Because I'm still in I'm-completely-magnum mode, I will share with you some of my favorite lines from the reviews of my proposal. Don't worry, the president of the foundation ended on a line that put me in my place.
  • "A very strong proposal that struggles to cross the not insignificant disciplinary terrain between anthropology and classics. Such pioneering work should be steadfastly encouraged rather than beaten back by entrenched disciplinary interests."
  • "I like this application very much. It is a timely and topical proposal, the applicant has the right background (classics and bioarchaeology), and knows the relevant literature (and is aware of significant projects in Europe that address similar questions elsewhere, for example in Britain)."
  • "I like the proposal, it seems well thought out, the question is of interest, using isotope analyses to identify individual immigrants is obviously a strong approach, and given the importance of migration in human societies today, understanding the role of migration in ancient societies is not only of interest in an anthropological context, but could have more far-reaching implications."
  • President's Response: "Congratulations on being among the top 2% of the applications submitted for the Dissertation Fieldwork Grant this season. This is quite an achievement and particularly so considering that it is your fourth submission to the Foundation. Well done."

In spite of my bravado, I'm still quite surprised that this proposal got funded. As the president alluded to, it was my fourth application, and I was completely frustrated with the Foundation. Each time you re-apply, you have to include a page explaining how you changed your project since the last time. For this project, I explained that I was only asking for a portion of the project to be funded and better contextualized my research question in light of anthropological theory. But I was also tired of reviewers slamming me for being a classicist or the discipline of classics for being resistant to change, so I ended my proposal with this paragraph:

"Finally, an issue that several reviewers have had with this project in general deserves comment. Having studied in both classics and anthropology departments for over a decade, I am well aware of the disconnect and animosity that often exists between researchers in the two fields. Some classical archaeologists are guilty of perpetuating a text-based, ideologically-driven approach to the past, and some anthropological archaeologists do not allow for the possibility that classical archaeology is evolving and can contribute new information and new theories to anthropology. A previous reviewer noted that, “The urban processes the proposal seeks to elucidate are not spelled out in an anthropological fashion, although I would expect that they meet the standards of classical archaeology.” Another took issue with my claim that this project could contribute new information to the study of urban development in the past and said that a “major accomplishment” in anthropological archaeology has been to “take on and answer questions beyond that of the typical role of classical archaeology of corroborating or contradicting the received wisdom of written sources.” The historical record of Imperial Rome cannot be ignored and is a useful place to start in posing questions, but my project goes beyond confirming or denying history. Another reviewer expressed the concern that I made “naïve statements and expectations in terms of bringing together two areas that have developed in opposition over the course of the development of the university system in the US.” Without ambitious and multidisciplinary projects, however, we stand to miss out on the contributions in method and theory that classics and anthropology can make to one another. In this proposal, I address the historical record as well as current theory in both classical archaeology and anthropology in regard to migration, I present preliminary findings of my fieldwork, and I discuss how an in-depth stable isotope analysis will provide information not only about Roman life but also about ancient migration in general."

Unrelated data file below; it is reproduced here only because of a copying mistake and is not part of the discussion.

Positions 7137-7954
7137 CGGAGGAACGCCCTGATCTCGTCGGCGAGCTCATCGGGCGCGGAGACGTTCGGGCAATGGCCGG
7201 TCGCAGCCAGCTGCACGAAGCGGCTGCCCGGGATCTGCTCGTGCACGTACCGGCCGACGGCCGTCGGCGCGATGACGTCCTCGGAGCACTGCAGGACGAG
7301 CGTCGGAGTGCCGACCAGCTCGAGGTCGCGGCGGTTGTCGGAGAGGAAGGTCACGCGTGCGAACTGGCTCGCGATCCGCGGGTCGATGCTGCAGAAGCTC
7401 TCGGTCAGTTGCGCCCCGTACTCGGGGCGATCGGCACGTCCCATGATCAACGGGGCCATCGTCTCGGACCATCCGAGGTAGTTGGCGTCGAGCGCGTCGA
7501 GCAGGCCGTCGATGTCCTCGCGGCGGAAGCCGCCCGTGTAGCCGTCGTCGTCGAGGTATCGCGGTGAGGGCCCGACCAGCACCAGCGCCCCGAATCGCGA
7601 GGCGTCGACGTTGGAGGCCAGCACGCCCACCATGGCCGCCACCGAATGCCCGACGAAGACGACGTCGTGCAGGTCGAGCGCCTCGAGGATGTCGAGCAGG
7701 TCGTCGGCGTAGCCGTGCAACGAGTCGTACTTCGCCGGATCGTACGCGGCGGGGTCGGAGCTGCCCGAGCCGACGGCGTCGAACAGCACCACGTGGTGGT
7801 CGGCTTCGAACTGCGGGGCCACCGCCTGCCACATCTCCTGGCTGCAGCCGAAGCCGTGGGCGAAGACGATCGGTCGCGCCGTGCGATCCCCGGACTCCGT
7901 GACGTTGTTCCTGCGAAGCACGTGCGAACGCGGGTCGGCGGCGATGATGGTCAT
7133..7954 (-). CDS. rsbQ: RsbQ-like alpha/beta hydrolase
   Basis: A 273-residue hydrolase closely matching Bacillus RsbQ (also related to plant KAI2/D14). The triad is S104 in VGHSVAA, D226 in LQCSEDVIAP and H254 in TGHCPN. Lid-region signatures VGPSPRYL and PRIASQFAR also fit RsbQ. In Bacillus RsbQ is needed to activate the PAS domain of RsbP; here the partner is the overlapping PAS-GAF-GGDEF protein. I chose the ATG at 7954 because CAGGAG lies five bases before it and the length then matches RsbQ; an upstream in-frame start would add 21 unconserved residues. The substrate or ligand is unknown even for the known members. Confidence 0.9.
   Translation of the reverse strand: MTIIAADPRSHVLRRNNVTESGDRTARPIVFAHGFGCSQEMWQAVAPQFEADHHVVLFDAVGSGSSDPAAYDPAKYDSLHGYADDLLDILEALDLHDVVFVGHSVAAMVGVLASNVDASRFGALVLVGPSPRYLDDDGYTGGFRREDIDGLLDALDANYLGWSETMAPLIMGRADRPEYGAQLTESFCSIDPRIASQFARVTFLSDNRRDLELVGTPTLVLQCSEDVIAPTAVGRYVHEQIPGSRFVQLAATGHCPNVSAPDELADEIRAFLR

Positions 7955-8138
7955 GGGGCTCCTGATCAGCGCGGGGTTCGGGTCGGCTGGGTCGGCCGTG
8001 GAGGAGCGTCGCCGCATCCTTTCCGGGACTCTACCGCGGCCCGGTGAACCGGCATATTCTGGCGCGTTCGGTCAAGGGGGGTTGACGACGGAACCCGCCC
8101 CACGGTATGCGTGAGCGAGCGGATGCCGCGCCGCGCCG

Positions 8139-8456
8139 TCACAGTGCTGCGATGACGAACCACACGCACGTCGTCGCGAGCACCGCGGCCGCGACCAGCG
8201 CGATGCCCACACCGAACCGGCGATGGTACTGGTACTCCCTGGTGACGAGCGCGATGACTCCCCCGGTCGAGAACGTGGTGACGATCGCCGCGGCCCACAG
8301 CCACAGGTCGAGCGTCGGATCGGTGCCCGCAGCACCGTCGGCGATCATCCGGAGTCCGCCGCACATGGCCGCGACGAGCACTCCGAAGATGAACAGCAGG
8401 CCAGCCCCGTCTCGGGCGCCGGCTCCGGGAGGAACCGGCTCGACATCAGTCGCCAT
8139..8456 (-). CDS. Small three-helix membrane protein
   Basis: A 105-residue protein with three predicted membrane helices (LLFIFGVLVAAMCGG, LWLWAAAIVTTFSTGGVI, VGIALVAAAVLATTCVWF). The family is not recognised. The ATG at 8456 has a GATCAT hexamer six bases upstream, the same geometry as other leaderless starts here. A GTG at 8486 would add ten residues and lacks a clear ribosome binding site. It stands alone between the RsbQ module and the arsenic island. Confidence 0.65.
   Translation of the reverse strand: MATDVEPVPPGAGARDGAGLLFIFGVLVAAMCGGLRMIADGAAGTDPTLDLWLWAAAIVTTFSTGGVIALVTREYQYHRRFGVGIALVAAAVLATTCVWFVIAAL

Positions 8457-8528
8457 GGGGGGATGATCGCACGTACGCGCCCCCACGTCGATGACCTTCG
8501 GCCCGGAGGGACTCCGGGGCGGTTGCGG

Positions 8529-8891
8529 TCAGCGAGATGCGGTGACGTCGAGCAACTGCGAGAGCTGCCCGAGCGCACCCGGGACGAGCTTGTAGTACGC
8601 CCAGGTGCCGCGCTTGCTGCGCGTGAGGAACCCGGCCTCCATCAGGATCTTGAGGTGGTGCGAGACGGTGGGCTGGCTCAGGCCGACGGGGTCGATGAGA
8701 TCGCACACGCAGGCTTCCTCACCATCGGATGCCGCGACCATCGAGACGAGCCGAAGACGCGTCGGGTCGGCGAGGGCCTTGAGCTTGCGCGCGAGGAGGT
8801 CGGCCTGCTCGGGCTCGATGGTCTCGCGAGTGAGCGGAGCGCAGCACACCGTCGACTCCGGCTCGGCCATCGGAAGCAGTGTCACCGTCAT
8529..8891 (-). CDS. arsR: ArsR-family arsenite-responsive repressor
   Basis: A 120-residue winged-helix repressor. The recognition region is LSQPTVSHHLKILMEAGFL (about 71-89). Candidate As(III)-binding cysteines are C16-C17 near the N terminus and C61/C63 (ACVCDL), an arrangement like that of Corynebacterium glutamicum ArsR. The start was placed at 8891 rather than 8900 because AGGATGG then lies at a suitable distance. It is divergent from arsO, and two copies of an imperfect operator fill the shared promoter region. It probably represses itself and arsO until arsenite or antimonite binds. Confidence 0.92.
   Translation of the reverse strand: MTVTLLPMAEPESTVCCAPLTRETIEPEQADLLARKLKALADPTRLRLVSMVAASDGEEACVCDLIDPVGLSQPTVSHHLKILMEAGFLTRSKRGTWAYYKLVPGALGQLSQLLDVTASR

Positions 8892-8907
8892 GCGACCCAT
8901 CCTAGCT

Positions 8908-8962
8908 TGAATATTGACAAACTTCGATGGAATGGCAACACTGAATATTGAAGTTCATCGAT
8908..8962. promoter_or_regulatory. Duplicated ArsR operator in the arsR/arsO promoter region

I wasn't exactly magnanimous in this statement, but after 3 rejections I felt the need to defend myself and to call out reviewers who clearly held a grudge against classics. So, yeah, still very surprised that this proposal was funded. But I was heartened that there are anthropologists out there who aren't writing me off as "just a classicist" and who recognize that ancient Rome can yet yield new information. I can't wait to get started on analyzing these bones - I plan to spend basically all summer in the isotope labs at UNC and Duke. Fun!

May 2, 2008

What's wrong with this picture?

I was google-imaging around for some pics to pepper my slides with today, and I came across this image, presumably of a forensic anthropologist working diligently in a lab, laying out a skeleton. The image is from the Forensic Newsletter of Staffordshire University in the UK. Brits are known for their excellence in osteology, so this picture was a shock to me. There are, at the very least, 6 things wrong with the way this skeleton is laid out (11 if you count the paired bones separately). So, who can point out things that are wrong with this picture? (Click here for a super-sized version, which will help.) More importantly, who can explain to me why this picture would grace the website of a forensic science program?